Lunch was not only educational to our palates, but we also learned where a lot of the flavor and tenderness in the meat comes from. It is all about the aging. Most beef today is wet-aged for a minimum of five days for the supermarket and up to 21 for most foodservice establishments. This means the meat is put into airtight vacuum packages in controlled temperatures. Aging beef improves flavor just like properly aged wine and cheese.
Some restaurants like El Gaucho distinguish themselves by participating in extensive aging programs. Less than 1 percent of beef is dry-aged today due to the dedicated process and potential yield loss. Beef is stored on racks for more than three weeks in a specific climate to control bacterial growth. The meat undergoes dehydration during dry aging which causes it to lose weight, but concentrates an intense flavor inside. El Gaucho and Certified Angus Beef believe that the dry-aging process is the science that brings their product to its fullest potential.
A live-cattle session followed lunch. While it was the final stop on our education train for the day, Chuck and Julie Boggs of Westbrook Angus Ranch are the start on the Certified Angus Beef production map. The Boggs run a purebred cow-calf operation near Washington’s Olympic Peninsula, and brought two steer and two heifers to the Chateau for a wonderful hands-on lesson in animal husbandry.
They shared a passion for breeding registered cows and bulls that begins with trust and cultivates quality. The basic motto of these ranchers was that if we don’t treat it right, we are out of business. That’s the philosophy that underlies the entire production chain. The Boggs herd was very domesticated, and some of the staff was able to get right in and take a picture with the steer. I learned that the Westbrook Angus ranch produces seedstock, which means their herd produces the cattle that will sire livestock sold for beef production. I had no idea there were so many steps to producing quality meat. The rules and registry provided for ranchers like the Boggs come from the American Angus Association.
Rod Wesselman of the American Angus Association put into plain words how the world’s largest beef breed registry uses science to predict consistency. The whole process starts with the parents and their expected progeny difference, which means how their offspring are expected to turn out based on all the data collected from their pedigree. They can calculate the ease of birthing, weight at birth and maturity, and even marbling. The Angus cow is known for its consistency and return on investment. The focused management helps the cattle obtain excellence. Certified Angus Beef LLC uses 10 standards that place its prime beef high above quality. Only one out of every four cattle receives their stamp of approval.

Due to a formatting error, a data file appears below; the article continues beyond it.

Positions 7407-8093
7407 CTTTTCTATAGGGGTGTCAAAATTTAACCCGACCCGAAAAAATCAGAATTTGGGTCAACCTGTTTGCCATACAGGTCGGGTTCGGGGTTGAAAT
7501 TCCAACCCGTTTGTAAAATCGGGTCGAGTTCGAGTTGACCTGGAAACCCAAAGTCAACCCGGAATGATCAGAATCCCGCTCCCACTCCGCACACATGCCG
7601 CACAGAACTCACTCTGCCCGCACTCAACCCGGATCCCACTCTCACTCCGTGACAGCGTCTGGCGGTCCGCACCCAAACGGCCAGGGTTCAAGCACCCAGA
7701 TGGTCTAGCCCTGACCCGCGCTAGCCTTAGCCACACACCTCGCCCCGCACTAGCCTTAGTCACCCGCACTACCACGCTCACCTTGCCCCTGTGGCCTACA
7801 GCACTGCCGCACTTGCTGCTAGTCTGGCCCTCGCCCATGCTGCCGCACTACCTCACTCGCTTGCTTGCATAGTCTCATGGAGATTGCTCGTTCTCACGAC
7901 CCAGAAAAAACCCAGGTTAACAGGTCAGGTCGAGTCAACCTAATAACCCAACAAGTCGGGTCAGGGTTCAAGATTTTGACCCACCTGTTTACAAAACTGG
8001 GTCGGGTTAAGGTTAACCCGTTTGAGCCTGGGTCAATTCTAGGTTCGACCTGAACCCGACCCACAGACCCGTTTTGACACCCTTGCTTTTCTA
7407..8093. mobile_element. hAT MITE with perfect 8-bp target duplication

Cattle in the Vines was a college course on quality stuffed into one afternoon, but a nap in luxury pepped me up to experience just a little more Gaucho. Dinner was a refreshing menu of mostly fish served at the wonderful Aqua by El Gaucho. Where El Gaucho is dark and stormy, Aqua is light and enchanting. It is only a few blocks away on the pier, but it definitely seems worlds away. The string that connects this restaurant group is dedication to hospitality. The staff radiates happiness and cannot wait to serve you. The first course was a delectable prime top sirloin carpaccio seasoned to perfection.
The meal could have stopped there for me, but we had so much more to savor. Next we were served a little bit of land and sea – pancetta-wrapped ahi tuna and seared pork belly. It literally melted in my mouth. I went on to enjoy grilled halibut and king salmon, both with flavors bursting in my mouth. Last but certainly not least was the cherries jubilee fired up tableside. I would like to take the cart home and have cherries jubilee on demand.
I learned a little at lunch about the history and mission of El Gaucho from Chad Mackay, president and COO. When I talked to him about the superb time I was having at the Inn, he shared a little bit about his passion. “We wanted to put our hospitality into a hotel, not nickel and dime you,” Chad Mackay. “Hotel guys can’t run a restaurant, but as restaurant people running a hotel we are doing pretty great.” Each company involved in this trip has a dedication to excellence that is rare in today’s society, but something we all want to experience. We’re all seeking quality of life, and I don’t think I have met people more dedicated to quality than the El Gaucho restaurant group, Chateau St. Michele Winery, and Certified Angus Beef.